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Letter to the Editor
DOI: 10.1016/j.nefro.2020.11.004
Open Access
Disponible online el 16 de Febrero de 2021
Chronic kidney disease is associated with worse outcomes following SARS-CoV2 infection among 18647 patients: A population-based cohort study
La enfermedad renal crónica se asocia con peores resultados después de la infección por SARS CoV2 entre 18647 pacientes: estudio de cohorte basado en la población
Pedro Fidalgoa,
Autor para correspondencia

Corresponding author.
, Rita Veríssimob, Filipe S. Cardosoc
a Intensive Care Unit, São Francisco Xavier Hospital, Western Lisbon Hospital Centre, Lisbon, Portugal
b Nephrology Department, Santa Cruz Hospital, Western Lisbon Hospital Centre, Lisbon, Portugal
c Intensive Care Unit, Curry Cabral Hospital, Central Lisbon University Hospital Centre, Nova Medical School, Nova University, Lisbon, Portugal
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Table 1. Baseline characteristics stratified by the presence of chronic kidney disease.
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Dear Editor:

The clinical spectrum of COVID-19 ranges from asymptomatic cases to those who develop acute-respiratory distress syndrome and require intensive care unit (ICU) admission.1,2

Previous studies have identified chronic kidney disease (CKD) as a risk factor for severe outcomes following SARS-CoV2 infection.3 This observation derives from data from small cohorts of hospitalized patients mainly from China4–7 and a UK cross-sectional survey describing 16,749 patients hospitalized with COVID-19.8 Recently, the largest nationwide cohort study describing the impact of clinical risk factors on COVID-19 related deaths has been published and reports the negative impact of CKD on mortality among an unselected population of cases with COVID-19.9 Whether the same association is observed among non-hospitalized patients from different regions is yet to be confirmed. We aimed to determine the modifying impact of CKD among a Portuguese nationwide cohort of cases of SARS-CoV2 infection, including those with and without hospitalization.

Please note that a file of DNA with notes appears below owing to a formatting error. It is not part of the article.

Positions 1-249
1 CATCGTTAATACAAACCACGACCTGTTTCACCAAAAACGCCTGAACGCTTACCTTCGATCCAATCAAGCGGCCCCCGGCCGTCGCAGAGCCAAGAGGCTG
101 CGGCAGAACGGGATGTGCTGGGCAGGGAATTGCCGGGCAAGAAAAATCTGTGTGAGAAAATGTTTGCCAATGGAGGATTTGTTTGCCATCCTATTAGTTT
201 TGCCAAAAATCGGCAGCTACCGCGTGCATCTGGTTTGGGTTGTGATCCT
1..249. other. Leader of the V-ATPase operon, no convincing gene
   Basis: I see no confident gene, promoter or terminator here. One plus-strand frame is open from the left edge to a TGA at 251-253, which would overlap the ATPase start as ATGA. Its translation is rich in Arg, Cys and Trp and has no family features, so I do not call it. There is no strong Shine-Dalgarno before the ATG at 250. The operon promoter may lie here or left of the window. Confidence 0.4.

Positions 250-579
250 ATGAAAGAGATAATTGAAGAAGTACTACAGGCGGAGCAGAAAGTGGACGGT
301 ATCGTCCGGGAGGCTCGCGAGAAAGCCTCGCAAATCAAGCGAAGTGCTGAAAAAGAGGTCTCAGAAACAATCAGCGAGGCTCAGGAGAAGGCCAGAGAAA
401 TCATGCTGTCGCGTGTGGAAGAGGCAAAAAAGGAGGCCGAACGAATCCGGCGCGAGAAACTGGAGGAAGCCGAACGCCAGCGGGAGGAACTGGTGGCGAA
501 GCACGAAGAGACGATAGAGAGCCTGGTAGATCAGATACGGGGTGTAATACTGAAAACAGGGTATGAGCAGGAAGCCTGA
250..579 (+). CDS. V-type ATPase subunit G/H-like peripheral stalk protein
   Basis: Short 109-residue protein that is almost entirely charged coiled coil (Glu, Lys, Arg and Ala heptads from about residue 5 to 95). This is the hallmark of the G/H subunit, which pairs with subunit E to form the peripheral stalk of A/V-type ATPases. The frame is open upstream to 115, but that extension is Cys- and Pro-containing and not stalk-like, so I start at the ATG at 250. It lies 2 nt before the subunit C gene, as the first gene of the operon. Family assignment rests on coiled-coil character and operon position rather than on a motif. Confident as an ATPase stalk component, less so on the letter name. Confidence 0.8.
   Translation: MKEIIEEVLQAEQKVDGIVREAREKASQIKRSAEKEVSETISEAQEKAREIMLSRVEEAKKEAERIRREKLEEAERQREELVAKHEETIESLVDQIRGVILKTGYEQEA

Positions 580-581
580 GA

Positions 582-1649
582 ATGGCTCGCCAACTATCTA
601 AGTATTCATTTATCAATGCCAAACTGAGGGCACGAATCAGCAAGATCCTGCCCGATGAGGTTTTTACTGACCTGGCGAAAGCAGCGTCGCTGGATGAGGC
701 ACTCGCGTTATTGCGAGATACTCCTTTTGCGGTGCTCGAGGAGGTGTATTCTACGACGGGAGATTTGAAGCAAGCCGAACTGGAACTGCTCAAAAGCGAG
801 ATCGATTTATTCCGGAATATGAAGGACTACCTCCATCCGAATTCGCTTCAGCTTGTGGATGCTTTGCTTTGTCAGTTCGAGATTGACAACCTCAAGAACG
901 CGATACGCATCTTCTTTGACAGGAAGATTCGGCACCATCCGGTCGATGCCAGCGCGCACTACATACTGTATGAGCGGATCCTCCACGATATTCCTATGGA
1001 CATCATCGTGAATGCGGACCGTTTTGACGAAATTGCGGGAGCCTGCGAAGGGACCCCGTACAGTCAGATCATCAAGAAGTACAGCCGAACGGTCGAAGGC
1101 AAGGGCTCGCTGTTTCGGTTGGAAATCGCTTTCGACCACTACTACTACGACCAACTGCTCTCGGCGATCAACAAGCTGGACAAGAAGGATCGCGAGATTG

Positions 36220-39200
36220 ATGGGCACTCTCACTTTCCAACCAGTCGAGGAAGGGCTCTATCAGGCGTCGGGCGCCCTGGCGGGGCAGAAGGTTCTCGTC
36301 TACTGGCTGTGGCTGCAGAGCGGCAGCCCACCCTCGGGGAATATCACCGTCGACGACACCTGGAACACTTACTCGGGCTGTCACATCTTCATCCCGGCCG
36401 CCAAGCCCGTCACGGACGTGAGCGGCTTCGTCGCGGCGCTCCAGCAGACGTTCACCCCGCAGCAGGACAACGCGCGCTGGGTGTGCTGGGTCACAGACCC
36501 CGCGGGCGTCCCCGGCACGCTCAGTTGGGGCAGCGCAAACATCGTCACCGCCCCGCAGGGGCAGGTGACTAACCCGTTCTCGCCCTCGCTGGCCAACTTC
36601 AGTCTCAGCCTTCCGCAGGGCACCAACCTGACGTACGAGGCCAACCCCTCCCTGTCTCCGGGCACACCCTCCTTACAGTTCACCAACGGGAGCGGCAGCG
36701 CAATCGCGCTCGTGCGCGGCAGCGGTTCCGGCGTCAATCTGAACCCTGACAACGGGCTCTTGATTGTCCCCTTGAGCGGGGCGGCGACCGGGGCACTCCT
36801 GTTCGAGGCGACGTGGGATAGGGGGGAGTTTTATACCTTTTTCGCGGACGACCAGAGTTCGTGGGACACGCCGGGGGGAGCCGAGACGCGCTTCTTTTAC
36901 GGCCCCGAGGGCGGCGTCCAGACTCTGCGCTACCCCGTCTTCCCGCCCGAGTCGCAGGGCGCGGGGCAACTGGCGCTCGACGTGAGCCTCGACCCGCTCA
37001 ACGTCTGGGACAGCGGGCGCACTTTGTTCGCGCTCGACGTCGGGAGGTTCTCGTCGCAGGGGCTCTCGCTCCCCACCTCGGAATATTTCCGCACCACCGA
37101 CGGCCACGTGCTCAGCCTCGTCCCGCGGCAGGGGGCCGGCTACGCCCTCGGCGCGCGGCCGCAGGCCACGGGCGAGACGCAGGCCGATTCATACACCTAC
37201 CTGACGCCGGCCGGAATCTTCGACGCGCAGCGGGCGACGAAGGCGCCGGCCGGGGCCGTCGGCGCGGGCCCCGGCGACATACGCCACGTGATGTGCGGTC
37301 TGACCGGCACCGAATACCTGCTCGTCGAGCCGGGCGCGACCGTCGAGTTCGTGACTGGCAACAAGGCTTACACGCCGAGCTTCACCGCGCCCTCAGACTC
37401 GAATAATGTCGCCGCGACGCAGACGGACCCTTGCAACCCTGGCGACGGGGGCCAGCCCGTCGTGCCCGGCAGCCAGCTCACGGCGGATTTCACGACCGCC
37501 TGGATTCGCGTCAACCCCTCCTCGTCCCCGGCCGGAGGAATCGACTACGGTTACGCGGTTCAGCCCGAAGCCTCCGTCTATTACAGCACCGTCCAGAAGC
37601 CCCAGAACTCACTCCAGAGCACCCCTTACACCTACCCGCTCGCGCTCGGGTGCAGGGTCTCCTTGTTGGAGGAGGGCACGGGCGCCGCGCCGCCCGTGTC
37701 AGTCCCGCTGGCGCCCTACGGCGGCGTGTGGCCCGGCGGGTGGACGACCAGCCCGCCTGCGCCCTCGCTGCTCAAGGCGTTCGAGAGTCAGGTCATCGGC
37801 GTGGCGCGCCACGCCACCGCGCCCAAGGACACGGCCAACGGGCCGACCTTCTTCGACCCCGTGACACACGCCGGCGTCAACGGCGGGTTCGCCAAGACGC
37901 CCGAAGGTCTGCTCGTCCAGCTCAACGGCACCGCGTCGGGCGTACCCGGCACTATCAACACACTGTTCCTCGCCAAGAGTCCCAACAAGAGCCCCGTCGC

This was a retrospective analysis from a nationwide prospective registry, including all confirmed (nasal/pharynx swab real-time polymerase chain reaction) cases of SARS-CoV2 infection notified to the Directorate-General of Health from March 02 until April 21, 2020, in Portugal. The country (population of 10.6 million inhabitants) has been using the National Epidemiological Surveillance System (SINAVE) to capture cases of SARS-CoV2 infection occurring nationally (25 administrative regions, 100 hospitals, and 357 primary care centres) since January 01, 2020. CKD was defined according to the physician who notified the case of SARS-CoV2 infection.

Overall, 18,647 cases were included in our analyses, following exclusion of 1623 (8.0%) cases without hospital admission status and 23 (0.1%) cases without outcome status. Among all cases, median (IQR) age was 50 (36–66) years (Table 1). Male sex accounted for 7701 (41.3%) of all cases. While 15,651 (83.9%) cases did not have any comorbidity, the remainder of cases had the following number of comorbidities: one in 2213 (11.9%) cases, 2 in 600 (3.2%) cases, and ≥3 in 183 (1.0%) cases. Median (IQR) follow-up was 27 (19–33) days. Peak ICU bed occupancy rate occurred on April 06 (58.1% of national standard official capacity). Median (IQR) time from symptoms onset to hospital admission was 4 (2–7) days. Overall, 2952 (15.8%) or 258 (1.4%) cases required hospital or ICU admission, respectively. All-cause mortality occurred in 456 (2.4%) cases. There were 687 (3.7%) cases admitted to the ICU or deceased.

Table 1.

Baseline characteristics stratified by the presence of chronic kidney disease.

Characteristic n (%) or median (IQR)  Overall (n=18,647)  CKD (n=383)  No CKD (n=18,264)  P*